IWK Health, in partnership with Cisco Canada and OnX Canada, is connecting Neonatal Intensive Care Unit (NICU) families to education, support, and resources with its web-delivered application, Chez NICU Home.
The platform, along with virtual care via Cisco Webex video devices, helps parents become more active participants in the care of their baby while it is in the NICU.
“Chez NICU Home has two components,” said Lisa DeWolfe, IWK Health’s project manager for innovation, technology and redevelopment.
The first part is a website that offers virtual education and resources for families, allowing them to track their infant’s progress.
“They just sign up for this website and they can read it anytime, anywhere, on any device that they want and it also augments the teaching. Nurses will do a lot of teaching, like how to swaddle the baby or what’s the correct medication, and it also prepares them for their discharge home,” DeWolfe said.
The second component is the video conferencing system. Each room is equipped with DX80, a Webex all-in-one video conferencing device.
“We use WebEx as a meeting platform so that each family, when they come into the unit, is provided a unique meeting for themselves to share with their family members. So that’s one way a mom can hold on to the baby, skin to skin, while still staying in touch with her family at home,” she said.
The meeting platform also helps familiars participate virtually in clinical rounds via Webex to get the latest update on the baby’s progress.
“Sometimes the babies are well enough to leave the IWK NICU but they’re not well enough to go home. So sometimes they’re repatriated back to a home hospital. One of the things that clinicians can do now in those rounding meetings is they can actually join from the home hospital to get to know the baby and the family. The family gets to know the clinician, so that transition has become more comfortable,” DeWolfe added.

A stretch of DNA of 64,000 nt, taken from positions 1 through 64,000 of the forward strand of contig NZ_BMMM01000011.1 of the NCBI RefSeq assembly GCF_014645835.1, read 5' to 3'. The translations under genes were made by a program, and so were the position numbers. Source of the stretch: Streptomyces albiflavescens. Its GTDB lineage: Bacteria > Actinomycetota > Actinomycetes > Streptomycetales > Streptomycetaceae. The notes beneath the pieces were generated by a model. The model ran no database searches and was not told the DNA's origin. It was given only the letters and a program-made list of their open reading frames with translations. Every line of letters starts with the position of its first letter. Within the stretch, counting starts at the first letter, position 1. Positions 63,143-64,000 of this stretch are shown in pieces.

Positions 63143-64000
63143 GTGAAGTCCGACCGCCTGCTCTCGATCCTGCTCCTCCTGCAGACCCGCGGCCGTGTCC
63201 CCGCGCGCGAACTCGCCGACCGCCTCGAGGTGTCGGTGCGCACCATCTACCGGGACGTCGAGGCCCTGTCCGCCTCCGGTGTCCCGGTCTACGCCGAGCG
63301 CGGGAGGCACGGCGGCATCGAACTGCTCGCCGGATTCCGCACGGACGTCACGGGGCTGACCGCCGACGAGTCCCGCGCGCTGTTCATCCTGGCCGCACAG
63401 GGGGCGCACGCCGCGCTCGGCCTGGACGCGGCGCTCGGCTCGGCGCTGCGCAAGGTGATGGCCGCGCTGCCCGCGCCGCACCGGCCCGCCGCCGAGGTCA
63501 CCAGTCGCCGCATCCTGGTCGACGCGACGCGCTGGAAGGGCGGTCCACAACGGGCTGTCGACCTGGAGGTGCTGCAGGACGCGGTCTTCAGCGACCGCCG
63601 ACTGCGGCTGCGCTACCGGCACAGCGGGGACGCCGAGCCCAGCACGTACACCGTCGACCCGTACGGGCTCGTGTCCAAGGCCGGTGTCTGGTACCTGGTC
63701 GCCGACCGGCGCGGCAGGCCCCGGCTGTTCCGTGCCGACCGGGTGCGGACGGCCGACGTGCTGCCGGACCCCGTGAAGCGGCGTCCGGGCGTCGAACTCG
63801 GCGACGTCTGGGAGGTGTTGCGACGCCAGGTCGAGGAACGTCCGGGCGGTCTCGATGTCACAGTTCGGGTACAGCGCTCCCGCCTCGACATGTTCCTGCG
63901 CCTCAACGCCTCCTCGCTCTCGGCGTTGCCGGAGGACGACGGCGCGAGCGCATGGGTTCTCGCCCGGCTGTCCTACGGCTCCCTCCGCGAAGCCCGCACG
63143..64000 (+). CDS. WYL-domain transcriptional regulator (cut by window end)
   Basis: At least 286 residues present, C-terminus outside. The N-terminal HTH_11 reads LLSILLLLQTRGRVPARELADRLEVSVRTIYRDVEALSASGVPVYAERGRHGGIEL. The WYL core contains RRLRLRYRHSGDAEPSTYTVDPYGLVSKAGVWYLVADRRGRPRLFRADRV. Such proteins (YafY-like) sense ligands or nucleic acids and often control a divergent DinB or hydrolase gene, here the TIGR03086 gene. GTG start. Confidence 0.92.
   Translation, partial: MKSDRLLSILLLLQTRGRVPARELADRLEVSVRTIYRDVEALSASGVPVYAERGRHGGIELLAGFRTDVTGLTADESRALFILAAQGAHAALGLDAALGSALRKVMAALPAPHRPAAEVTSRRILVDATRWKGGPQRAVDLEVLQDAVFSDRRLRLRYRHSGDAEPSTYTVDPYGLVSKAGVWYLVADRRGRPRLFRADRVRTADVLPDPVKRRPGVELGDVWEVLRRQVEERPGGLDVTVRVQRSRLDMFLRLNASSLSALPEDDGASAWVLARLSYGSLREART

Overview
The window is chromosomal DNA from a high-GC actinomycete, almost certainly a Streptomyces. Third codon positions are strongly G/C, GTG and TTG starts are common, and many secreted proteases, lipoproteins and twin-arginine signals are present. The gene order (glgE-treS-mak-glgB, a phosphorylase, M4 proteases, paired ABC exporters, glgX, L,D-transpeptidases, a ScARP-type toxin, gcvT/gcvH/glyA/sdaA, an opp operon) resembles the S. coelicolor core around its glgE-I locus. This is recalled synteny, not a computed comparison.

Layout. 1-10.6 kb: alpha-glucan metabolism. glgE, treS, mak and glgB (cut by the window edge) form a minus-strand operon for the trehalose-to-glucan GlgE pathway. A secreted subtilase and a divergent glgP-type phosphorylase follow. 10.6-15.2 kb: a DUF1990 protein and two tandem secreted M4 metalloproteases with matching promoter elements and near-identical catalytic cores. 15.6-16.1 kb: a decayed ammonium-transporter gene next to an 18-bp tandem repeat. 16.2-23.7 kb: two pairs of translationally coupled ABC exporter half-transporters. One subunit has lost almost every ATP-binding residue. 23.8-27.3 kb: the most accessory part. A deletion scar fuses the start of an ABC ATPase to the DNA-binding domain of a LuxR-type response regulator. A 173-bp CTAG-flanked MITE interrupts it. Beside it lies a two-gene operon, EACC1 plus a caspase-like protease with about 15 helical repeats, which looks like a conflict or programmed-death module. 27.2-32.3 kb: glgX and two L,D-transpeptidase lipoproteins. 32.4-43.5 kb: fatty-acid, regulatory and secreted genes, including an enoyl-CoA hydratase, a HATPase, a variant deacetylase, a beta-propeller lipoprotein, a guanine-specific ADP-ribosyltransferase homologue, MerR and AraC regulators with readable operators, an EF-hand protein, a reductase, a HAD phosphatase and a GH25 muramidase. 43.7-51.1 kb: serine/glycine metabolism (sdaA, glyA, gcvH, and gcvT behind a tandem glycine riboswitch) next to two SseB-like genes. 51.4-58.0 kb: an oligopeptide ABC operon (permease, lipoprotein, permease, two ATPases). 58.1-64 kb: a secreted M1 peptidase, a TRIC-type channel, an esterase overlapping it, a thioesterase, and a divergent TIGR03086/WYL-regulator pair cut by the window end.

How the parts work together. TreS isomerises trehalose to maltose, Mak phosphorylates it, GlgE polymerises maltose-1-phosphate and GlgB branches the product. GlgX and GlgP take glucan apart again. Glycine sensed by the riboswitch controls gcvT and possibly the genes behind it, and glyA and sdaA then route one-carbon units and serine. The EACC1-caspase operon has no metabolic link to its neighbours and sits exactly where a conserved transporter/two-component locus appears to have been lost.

This process has improved communication. For example, instead of transmitting some information about the baby to another nurse, and then sending it to the other doctor, the clinical team is getting all of that information at one time from the primary source.
Since this program is dealing with patient health information, the company has gone through a testing and vetting process to ensure the system is secure and something that isn’t easily hackable, said Denise Lalanne, director of innovation services at the IWK Health Centre.
According to the company, the feedback from patients has been overwhelmingly positive, with 97 per cent of users agreeing that the lessons delivered through the online learning features were helpful. Chez NICU Home has also helped more than 450 families during their stay in the NICU.
For example, one mom unexpectedly had her baby early and her husband wasn’t able to come into the health centre due to work. With the help of Chez NICU home, the family was able to be connected virtually quickly.
The platform is also helping families with other children at home keep track of their baby when they can’t be with them.
“So one of the things that was really helpful to this particular mom is that she had an older child at home, and she could go home and get that child off to school and still join in on the virtual rounds. She didn’t have to miss the vital information that they had for the baby in the morning. And then she was able to come in at night when she had childcare for her older child… she didn’t need to be in two places at once,” DeWolfe said. “It was a great sense of security that she was still staying on top of all of the information and that she could still provide care, and in that situation, I think that she was really appreciative of the video conferencing.”
Virtual healthcare has become increasingly popular over the course of the pandemic. Early in the COVID-19 pandemic, telehealth usage surged as consumers and providers sought ways to safely access and deliver healthcare. Last year, 84 per cent of physicians were offering virtual visits and 57 per cent would prefer to continue offering virtual care, according to a McKinsey and Company study.
Lalanne added that technology in healthcare will continue to evolve and grow.
“It’s definitely something that we foresee growing within healthcare, as it should, because I think it’ll really help with the patient experience….they [patients] don’t have to wait on phone calls to make an appointment, they can potentially go in and do it themselves,” she said.